© 2024 WUTC
Play Live Radio
Next Up:
0:00 0:00
Available On Air Stations

Do Plastic Bags Bans Help The Environment?



This is TELL ME MORE from NPR News. I'm Michel Martin. Coming up, during his long and varied career, Oscar winner Morgan Freeman has played everyone from soldiers to servants, from cowboys to criminals - not to mention the almighty. In a moment, he'll tell us what music he plays for inspiration. That's our feature we call In Your Ear, and it's just ahead.

But first, we want to talk about a newly popular approach aimed at cleaning up the environment is drawing criticism from people who believe that it actually harms the urban poor, and possibly the environment it's trying to help. I'm talking about fees and sometimes outright bans imposed by some local governments on the use of plastic or paper shopping bags.

Los Angeles is the latest city to take this kind of action. The city council there voted 13 to one last month to ban free plastic shopping bags at stores. The council called for a 10 cent charge for each paper bag. There are still some steps LA has to go through before a ban would go into effect, but a number of other cities have already moved to ban or impose a surcharge on the use of plastic shopping bags in particular, including Portland, Seattle and Washington, D.C.

In May, Hawaii became the first state to ban plastic bags. Advocates argue that the bags limit pollution because the bags blow all over the place and find their way onto streets and into trees and into waterways. Critics say they force poor people to pay for that environmental priorities of the middle and upper class and might actually do more harm than good.

So we're going to talk about this with Michael Bolinder of the group Anacostia Riverkeeper. That's an organization that tries to clean up and protect the Anacostia River, that's one of the major waterways in Washington, D.C., the nation's capital. The District of Columbia has a five cent bag tax.

Nick Gillespie is the editor-in-chief of Reason, that's a libertarian magazine. Writers for Reason have long criticized bag fees and taxes. They're both here in our Washington, D.C. studios. Welcome. Thanks for coming.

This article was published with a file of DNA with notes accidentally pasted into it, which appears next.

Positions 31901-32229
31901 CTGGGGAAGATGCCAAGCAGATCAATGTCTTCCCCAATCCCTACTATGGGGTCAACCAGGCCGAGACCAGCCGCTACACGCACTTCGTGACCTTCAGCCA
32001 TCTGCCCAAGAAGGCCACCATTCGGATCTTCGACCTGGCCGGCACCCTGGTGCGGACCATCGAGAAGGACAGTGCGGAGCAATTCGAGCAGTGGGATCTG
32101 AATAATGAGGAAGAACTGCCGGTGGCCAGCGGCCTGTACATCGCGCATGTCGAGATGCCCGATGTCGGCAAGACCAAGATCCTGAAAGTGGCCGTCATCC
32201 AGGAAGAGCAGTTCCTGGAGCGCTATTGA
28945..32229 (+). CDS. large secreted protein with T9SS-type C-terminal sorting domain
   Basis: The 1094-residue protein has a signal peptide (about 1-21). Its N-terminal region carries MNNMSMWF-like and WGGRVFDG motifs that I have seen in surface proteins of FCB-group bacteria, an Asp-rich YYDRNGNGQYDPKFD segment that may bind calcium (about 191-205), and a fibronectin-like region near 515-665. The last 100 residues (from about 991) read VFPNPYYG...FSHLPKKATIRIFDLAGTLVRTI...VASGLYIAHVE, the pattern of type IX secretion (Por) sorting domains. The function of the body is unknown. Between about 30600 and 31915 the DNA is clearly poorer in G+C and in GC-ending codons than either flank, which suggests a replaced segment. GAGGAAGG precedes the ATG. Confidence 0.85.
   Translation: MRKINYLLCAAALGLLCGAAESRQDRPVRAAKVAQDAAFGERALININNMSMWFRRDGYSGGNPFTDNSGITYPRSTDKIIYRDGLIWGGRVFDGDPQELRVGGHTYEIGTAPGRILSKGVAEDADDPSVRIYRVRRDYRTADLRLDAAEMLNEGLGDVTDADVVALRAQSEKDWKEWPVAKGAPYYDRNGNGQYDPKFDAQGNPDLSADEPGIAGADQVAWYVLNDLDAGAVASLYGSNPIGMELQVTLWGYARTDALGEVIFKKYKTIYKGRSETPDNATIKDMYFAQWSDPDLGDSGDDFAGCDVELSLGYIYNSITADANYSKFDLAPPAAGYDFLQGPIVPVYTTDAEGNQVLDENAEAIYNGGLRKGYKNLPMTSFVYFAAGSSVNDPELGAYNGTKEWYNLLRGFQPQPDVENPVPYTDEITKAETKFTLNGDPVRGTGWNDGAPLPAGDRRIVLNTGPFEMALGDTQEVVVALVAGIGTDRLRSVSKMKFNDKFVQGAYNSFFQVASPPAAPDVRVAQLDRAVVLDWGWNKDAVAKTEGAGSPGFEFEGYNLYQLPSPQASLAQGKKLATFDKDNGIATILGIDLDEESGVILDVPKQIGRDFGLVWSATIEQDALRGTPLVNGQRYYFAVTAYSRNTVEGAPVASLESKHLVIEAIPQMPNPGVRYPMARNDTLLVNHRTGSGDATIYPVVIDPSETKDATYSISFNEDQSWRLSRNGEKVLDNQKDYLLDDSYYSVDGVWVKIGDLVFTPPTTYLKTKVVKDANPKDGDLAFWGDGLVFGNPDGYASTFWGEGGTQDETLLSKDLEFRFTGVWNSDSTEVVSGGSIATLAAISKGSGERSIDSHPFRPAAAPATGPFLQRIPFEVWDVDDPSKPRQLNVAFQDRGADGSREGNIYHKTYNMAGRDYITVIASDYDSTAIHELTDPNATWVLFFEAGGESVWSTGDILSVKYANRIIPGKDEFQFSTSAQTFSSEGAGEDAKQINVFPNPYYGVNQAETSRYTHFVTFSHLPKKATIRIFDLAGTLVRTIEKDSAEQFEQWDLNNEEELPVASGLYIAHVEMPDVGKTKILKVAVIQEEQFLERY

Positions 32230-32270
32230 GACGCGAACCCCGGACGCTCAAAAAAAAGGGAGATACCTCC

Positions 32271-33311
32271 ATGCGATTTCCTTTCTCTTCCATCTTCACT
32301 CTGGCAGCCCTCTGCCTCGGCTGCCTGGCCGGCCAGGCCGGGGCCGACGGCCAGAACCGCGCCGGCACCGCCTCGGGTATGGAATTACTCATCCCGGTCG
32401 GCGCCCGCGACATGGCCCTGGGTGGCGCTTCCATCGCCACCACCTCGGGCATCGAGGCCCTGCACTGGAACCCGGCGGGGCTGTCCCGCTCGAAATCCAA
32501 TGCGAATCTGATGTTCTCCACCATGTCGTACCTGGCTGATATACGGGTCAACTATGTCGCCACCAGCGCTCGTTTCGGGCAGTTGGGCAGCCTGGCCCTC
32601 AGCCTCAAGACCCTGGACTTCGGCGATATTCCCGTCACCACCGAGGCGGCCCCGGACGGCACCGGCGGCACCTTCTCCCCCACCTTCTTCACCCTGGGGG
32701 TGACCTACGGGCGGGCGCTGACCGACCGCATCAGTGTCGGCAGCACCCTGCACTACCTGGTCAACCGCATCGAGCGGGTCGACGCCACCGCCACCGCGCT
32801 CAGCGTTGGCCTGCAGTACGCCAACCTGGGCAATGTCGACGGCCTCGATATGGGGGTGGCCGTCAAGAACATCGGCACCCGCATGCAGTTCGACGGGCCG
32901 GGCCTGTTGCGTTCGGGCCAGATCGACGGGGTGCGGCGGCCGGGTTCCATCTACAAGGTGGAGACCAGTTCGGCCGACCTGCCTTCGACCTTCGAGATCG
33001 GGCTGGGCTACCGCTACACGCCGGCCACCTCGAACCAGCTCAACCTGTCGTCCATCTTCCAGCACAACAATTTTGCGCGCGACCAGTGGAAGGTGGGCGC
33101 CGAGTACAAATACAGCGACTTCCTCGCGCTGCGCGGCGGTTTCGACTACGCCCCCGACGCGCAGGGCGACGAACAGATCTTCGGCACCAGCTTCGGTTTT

MICHAEL BOLINDER: Great. Thanks for having us.

NICK GILLESPIE: Thanks for having me.

MARTIN: So Michael Bolinder, you focus on the Anacostia River here in D.C. Can you just give us an idea of why environmentalists consider shopping bags a problem nationally and what you've seen here locally?

BOLINDER: Sure. The Anacostia River is an eight-and-a-half-mile long tributary to the Potomac River. It's one of the dirtiest rivers in the United States. As part of our approach to clean up the river, we, actually using money generated from the bag fees, we put some traps in a couple of the streams that are tributaries to the rivers and we capture trash. We take all that trash out, we measure it, we characterize it, and we've noticed that a big percentage of that trash is bags.

MARTIN: And now, since the city imposed the five cent bag tax back in 2010, what have you seen?

BOLINDER: We've seen a pretty huge reduction in bags. We can measure that two ways. One we can look at consumer use. It was about 22 and a half million bags per month in 2009. In January 2010, that dropped to three million.

MARTIN: Mm-hmm.

BOLINDER: And then the actual characterization of the trash that we capture in our traps, it used to be that the traps were roughly 50 percent bags, now we almost never find a bag.

MARTIN: Really? OK. And there's a continuing revenue stream from the bag tax, right?

BOLINDER: Yeah. We've - since we've started the bag tax, you know, I like to call it a bag fee, not a back tax.


BOLINDER: It's optional. You can choose to use reusable bags. Since we started to collect the bag fee we've collected about $4.2 million. And when I say we, I mean the District of Columbia, not the Anacostia Riverkeeper.

MARTIN: Nick Gillespie, writers in Reason have been arguing against bag taxes and bans for years. What's at the heart of your argument?

GILLESPIE: Well, I think that, you know, when we allow municipalities or governments at any level to make decisions that really impact our consumer choices and our lifestyle choices we should insist on there being a pretty high bar for saying there's a collective need - there's a need for collective action here and that the proposed solution will actually address that. You know, something - instances of that are things like air pollution. There's no question that the single greatest thing for air quality in the United States was the mandated shift from leaded gasoline to unleaded gasoline and a couple of related things that could've been done better but, you know, it's worked pretty well.

I don't think when you look at the bag tax or plastic bags in general that the benefits address a serious issue. When you look at least nationally in places like California, you know, it's something like three-tenths. California audited its trash and it's at three-tenth of one percent of the waste stream in California was plastic bags and related objects.

MARTIN: What do you make of Michael's information here that...

GILLESPIE: Well. Yeah.